The Feminist Fatale
Describe your process. It’s encompassed by what I call “Feminism 4D.” I try to live feminism in all directions and at all times. I have analog processes and digital processes—IRL and URL. My analog work is often about creating community and dialogue. I spend a lot of time online, navigating and thinking about the spaces, images, language, and algorithms of social media and the internet. I find the internet fascinating and terrifying… and totally intoxicating. It is a barometer for contemporary culture.
Has the political climate taken your art in a new direction?
The things that I was doing before the election—making posts about equity and legislation, organizing feminist events, building space and opportunity for participatory dialogues and projects—[have] become amplified [since]! What is your first memory of making art? My parents were very creative. We dyed our milk or mashed potatoes blue, green, or purple, for fun. My mother encouraged all kinds of crafty things that involved innovation and recycling… I remember making a Jackson Pollock– style painting in fourth grade, and the teacher was effective in getting me to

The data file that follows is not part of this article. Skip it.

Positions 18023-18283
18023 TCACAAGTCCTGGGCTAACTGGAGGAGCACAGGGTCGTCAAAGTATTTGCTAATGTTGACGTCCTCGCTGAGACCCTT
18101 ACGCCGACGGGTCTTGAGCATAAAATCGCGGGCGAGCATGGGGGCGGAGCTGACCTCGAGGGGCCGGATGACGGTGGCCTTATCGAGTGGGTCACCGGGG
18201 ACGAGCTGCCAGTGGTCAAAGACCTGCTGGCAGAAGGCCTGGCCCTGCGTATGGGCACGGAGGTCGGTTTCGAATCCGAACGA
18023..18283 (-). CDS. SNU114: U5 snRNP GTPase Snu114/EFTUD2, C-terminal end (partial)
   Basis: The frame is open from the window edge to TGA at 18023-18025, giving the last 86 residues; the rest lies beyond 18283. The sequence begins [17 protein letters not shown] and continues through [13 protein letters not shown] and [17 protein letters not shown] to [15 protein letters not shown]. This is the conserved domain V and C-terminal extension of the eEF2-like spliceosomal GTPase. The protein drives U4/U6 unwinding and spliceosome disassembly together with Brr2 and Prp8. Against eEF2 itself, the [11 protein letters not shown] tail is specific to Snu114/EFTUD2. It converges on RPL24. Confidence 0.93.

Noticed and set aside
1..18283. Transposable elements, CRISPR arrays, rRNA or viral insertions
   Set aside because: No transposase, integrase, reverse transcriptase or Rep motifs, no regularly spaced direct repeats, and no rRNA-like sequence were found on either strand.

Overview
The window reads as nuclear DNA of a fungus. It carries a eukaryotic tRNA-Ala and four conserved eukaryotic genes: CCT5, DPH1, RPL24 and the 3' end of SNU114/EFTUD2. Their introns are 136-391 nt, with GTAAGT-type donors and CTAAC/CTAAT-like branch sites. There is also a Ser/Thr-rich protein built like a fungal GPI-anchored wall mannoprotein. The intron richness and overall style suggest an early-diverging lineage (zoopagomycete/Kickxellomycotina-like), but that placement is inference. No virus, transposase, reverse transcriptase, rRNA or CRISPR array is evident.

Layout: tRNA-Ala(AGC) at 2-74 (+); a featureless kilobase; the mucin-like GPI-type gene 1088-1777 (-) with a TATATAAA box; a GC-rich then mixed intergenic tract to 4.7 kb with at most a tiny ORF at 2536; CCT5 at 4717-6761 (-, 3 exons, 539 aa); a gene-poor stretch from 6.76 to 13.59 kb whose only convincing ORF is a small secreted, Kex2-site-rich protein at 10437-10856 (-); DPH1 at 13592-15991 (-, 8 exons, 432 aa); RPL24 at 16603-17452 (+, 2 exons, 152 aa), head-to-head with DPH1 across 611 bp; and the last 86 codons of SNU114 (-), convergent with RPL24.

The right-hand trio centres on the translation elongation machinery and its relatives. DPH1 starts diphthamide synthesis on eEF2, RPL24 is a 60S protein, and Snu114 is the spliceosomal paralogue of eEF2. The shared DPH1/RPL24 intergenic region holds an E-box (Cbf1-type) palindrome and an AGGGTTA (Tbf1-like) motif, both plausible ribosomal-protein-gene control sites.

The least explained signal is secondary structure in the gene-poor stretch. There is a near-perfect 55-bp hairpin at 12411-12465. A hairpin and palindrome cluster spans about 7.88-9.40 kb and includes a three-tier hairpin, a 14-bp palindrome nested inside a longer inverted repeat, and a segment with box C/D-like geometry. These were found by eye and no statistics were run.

understand that it wasn’t about the finished painting, but rather about the act of making it.
How do you walk the line between art and technology?
Is there even is a line? Art, life, technology, nature— it’s all integrated all the time for me.
I’d like to learn how to code, and how to be a hacker. [laughs] I think coding and hacking hold the most potential for activism, institutional critique, dissent, and intervention in the digital age. In all reality, it’s unlikely I’ll ever be a hacker—but maybe I can team up with one! micolhebron.com
“L.A. HAS A LOT OF SPACE IN BETWEEN THINGS.
THERE ARE A LOT
MOMENTS, WHICH CAN MAKE [FOR] GOOD PICTURES.”
“I’m ready to take what I’ve learned
from recording near-still moments and apply it back to
the narrative of cinema,” says artist Owen Kydd about
how he feels his video installation
work, such as Additive (2016), has prepped him for